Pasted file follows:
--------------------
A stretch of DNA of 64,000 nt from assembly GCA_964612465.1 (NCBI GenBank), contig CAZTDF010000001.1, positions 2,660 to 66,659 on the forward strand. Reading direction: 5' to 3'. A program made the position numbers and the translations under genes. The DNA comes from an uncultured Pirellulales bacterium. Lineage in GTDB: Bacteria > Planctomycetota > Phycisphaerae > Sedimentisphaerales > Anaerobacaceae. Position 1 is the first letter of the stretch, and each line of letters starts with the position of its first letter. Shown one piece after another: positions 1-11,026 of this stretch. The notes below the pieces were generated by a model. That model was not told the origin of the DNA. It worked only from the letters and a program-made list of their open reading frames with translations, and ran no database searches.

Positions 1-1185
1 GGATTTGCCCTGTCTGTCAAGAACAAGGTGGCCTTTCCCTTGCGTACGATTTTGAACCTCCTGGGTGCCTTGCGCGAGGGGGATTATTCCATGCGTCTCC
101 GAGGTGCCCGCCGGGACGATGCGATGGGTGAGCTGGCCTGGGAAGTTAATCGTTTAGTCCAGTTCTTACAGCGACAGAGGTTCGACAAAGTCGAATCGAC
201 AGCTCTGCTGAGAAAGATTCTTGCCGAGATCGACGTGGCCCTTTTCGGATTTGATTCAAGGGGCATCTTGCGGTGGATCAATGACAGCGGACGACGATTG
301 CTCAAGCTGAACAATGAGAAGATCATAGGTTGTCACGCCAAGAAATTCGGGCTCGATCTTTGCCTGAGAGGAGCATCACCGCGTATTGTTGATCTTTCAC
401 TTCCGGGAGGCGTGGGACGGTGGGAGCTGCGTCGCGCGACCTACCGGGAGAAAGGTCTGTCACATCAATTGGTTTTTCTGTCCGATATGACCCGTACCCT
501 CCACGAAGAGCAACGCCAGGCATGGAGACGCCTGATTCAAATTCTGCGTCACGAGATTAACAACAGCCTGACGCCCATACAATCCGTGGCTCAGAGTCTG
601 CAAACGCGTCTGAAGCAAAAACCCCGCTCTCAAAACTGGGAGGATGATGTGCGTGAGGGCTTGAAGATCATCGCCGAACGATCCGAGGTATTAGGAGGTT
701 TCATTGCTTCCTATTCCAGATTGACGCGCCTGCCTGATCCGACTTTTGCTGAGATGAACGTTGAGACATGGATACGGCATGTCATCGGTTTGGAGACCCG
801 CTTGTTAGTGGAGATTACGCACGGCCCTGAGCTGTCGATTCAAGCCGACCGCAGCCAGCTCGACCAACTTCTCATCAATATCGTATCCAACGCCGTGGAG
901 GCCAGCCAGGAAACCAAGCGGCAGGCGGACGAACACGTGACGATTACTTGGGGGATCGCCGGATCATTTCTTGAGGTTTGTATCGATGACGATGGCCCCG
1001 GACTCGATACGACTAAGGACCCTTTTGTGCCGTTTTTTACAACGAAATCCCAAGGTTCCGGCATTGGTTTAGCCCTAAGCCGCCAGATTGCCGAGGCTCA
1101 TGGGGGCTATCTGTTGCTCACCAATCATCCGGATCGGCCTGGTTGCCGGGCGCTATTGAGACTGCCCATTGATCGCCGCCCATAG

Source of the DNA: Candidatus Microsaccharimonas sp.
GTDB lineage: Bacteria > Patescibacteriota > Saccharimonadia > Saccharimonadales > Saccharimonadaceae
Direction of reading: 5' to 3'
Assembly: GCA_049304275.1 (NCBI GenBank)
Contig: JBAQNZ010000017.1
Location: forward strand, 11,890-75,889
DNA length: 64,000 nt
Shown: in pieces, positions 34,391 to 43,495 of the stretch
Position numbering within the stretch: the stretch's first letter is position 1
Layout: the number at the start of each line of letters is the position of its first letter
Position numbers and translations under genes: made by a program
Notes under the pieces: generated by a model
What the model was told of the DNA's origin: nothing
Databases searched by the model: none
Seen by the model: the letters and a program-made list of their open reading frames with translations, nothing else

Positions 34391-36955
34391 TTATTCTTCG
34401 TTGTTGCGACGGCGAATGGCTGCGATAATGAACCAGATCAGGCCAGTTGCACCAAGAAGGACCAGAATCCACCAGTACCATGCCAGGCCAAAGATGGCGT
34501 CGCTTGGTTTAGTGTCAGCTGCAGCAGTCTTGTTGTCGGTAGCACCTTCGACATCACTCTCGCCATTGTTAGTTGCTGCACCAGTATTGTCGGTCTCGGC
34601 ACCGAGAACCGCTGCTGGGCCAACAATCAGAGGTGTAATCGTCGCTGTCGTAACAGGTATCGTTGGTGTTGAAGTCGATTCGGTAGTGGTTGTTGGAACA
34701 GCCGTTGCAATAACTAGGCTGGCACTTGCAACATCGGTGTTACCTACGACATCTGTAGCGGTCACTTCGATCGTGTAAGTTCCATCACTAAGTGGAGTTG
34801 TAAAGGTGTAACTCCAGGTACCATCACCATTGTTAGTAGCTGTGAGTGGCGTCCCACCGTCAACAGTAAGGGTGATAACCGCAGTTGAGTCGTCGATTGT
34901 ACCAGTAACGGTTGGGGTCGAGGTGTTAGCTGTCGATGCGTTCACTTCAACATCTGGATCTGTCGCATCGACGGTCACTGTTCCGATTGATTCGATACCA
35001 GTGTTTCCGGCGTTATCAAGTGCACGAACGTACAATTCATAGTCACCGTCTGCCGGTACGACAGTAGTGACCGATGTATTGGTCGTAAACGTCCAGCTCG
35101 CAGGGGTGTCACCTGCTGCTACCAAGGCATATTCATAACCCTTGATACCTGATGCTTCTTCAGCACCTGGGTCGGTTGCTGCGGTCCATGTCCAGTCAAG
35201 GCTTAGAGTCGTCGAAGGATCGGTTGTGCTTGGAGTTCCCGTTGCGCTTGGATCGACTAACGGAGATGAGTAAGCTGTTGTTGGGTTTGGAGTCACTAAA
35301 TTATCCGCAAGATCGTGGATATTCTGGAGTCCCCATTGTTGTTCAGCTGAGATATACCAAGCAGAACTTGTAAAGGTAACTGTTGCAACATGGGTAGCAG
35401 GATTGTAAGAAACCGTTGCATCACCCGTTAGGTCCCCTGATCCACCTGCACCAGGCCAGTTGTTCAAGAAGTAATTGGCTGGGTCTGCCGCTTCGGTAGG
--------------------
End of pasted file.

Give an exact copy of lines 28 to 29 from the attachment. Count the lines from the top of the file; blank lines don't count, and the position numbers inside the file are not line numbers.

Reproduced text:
Databases searched by the model: none
Seen by the model: the letters and a program-made list of their open reading frames with translations, nothing else